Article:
Our Family Trip to Southern Colorado

When Dustin and I first got married in 2010, we expected to spend a majority of every summer working in the mountains of Colorado like he had done since his middle/high school days. It was a dandy plan until we experienced firsthand how much time and effort wee ones require.

The 20-hour drive (one-way), the 8,600′ elevation of base camp (when we normally live at a whopping 1,000+’), and the rocky drop-offs made us hesitant to bring a passel of youngsters to Colorado. So we waited.

And waited. And dreamed periodically about the someday.

Now that our kids are almost 9, almost 7, and 3, we decided to give it a shot. Now, if you’re reading this and your COVID radar is fritzing out at our decision, let me tell you how many people (outside our group) with whom we came in close contact in the mountains:

ONE. And he’s a longtime family friend. The other hikers we saw on trail were far enough away to look like specks, so it was a very socially-distant vacay, and you can read the rest of the story in enjoyment. Now, back to the good stuff.

We planned an itinerary, packed meals accordingly, split the drive into attainable amounts of time, and headed southwest.

Some highlights for us included seeing Dustin’s grandpa on the way, checking out the [fully masked and socially distant] Cosmosphere in Hutchinson, KS which beautifully complimented our science study of astronomy, seeing wild bears, bringing our family to the same mountains where we spent our honeymoon guiding Boy Scouts (romantic, I know, haha – but adventurous and memorable like none other), and helping our firstborn make it up her first summit! The younger two and Grandma made it well past tree line but chose to wait just below the ridge while we ventured to the tippy top.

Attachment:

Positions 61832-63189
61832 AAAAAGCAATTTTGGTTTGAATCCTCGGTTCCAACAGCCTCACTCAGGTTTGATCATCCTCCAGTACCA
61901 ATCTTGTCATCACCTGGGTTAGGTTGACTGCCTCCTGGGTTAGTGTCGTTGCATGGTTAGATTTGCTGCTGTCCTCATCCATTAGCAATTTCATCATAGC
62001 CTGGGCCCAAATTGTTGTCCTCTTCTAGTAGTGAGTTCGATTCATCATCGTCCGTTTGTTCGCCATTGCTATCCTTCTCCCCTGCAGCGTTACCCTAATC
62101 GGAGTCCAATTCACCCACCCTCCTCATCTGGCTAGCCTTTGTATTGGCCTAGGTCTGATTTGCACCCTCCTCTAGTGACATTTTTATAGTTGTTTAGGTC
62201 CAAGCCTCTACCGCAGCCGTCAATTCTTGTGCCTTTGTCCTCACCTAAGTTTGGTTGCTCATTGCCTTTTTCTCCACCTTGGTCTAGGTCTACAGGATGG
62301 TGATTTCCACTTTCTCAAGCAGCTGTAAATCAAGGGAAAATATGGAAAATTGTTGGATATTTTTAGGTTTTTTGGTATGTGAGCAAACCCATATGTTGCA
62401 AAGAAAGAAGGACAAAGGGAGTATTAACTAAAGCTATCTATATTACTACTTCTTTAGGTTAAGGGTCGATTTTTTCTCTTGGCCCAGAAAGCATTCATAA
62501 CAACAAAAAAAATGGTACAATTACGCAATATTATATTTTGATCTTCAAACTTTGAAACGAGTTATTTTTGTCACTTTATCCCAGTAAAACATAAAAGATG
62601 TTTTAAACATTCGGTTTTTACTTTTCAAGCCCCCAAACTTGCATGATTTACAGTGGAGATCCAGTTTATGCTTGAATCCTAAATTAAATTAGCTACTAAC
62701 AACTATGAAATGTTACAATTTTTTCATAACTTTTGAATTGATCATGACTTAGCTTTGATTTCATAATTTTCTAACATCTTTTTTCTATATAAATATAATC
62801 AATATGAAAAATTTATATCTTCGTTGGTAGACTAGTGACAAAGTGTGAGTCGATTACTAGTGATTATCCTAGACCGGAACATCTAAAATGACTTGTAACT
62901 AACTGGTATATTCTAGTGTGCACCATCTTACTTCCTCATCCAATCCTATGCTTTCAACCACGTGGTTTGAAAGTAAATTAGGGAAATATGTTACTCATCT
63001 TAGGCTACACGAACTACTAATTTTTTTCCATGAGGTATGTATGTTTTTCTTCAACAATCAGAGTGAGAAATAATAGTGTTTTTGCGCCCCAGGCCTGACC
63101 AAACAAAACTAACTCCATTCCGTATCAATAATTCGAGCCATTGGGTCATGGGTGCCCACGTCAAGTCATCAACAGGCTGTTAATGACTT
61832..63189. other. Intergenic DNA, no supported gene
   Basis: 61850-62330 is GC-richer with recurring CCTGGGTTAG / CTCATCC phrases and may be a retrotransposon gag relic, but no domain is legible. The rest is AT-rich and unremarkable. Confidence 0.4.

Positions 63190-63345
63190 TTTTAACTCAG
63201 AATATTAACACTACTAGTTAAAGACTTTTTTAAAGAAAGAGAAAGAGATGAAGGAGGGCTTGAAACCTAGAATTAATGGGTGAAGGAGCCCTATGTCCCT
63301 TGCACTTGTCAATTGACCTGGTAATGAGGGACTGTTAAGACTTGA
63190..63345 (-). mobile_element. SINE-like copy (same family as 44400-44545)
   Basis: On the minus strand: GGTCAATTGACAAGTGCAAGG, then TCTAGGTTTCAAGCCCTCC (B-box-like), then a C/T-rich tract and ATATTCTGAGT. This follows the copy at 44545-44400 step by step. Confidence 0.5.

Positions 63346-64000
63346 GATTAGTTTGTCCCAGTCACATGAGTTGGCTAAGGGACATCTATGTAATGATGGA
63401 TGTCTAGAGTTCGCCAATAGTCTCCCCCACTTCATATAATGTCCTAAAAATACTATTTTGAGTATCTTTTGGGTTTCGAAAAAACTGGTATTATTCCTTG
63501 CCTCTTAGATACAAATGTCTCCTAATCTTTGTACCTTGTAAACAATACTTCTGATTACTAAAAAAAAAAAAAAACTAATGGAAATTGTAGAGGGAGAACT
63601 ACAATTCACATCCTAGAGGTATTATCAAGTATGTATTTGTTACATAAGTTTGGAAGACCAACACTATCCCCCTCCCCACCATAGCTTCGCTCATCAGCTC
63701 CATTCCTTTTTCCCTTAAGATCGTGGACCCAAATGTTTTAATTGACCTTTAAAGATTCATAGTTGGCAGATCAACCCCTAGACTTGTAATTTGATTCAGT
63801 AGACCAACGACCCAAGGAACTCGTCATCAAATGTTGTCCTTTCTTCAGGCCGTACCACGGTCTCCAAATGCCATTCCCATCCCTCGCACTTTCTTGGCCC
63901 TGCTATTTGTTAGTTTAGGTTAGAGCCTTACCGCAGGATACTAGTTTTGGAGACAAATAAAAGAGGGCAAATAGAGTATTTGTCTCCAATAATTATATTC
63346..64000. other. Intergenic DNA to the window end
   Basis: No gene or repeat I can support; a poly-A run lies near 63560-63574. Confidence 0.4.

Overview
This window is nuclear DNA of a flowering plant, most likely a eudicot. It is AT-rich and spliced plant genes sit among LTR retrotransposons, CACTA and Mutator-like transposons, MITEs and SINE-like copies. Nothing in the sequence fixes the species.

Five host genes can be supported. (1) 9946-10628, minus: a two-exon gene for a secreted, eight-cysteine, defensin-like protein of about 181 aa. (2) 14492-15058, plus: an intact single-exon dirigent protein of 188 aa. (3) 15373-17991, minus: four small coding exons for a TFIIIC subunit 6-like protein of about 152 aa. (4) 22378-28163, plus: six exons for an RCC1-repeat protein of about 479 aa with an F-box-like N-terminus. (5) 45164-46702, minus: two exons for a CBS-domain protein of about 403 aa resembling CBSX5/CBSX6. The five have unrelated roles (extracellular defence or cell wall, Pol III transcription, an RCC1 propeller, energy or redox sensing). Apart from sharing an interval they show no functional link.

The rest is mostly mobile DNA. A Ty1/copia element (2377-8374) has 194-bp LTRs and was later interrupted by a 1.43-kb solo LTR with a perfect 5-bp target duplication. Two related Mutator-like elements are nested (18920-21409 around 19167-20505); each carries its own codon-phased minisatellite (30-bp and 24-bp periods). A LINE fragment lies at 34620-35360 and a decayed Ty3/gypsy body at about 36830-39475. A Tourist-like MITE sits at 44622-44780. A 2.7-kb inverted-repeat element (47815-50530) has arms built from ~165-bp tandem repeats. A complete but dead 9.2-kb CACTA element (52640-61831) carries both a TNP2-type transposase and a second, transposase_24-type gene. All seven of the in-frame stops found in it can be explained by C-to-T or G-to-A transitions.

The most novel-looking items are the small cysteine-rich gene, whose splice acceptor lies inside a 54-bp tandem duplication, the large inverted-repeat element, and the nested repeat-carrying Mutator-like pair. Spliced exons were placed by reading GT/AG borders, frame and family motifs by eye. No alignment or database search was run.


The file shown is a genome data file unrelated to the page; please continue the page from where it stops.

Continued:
Now for the visual aids:


The East and West Spanish Peaks (think of them as cousins to the Rocky Mountains)



That’s the East Spanish Peak, aka the East Peak or even simply The East



Waking up to the East Peak through the tent window was a real treat! If you look closely you can see the silhouette of Chief Grandote in the bowl of the mountain. There’s a  legend about about him and the mountains, and his face shows at sunrise (and occasionally a full moonrise); the legend also includes miners, and the miner’s face can be seen at sunset in the bowl. Due to cloud cover I wasn’t able to get a picture of the miner’s face this trip.



Ever feel like God is making a water color painting for you?



This is where the West Peak Trailhead overlooks the area at tree line.



A wildfire swept through here (the East Peak) in 2013, so it was interesting to survey the new growth and burned timber.



She was a real trooper and hiked all the way up Trinchera Peak (13,510 feet). She takes after her dad! This is where our younger two kids and Grandma waited patiently (ahem) below the ridge for us.



If you had felt the wind up there you would not judge my hair.  My hat kept flying off.



We hiked up THIS? “Shrek, I’m looking down!”


Tell me about your adventures, with or without children along. Have any of your trips inspired you to write? How have adventures and challenges shaped who you are? I’d love to read your positive comments below.

2 thoughts on “Our Family Trip to Southern Colorado

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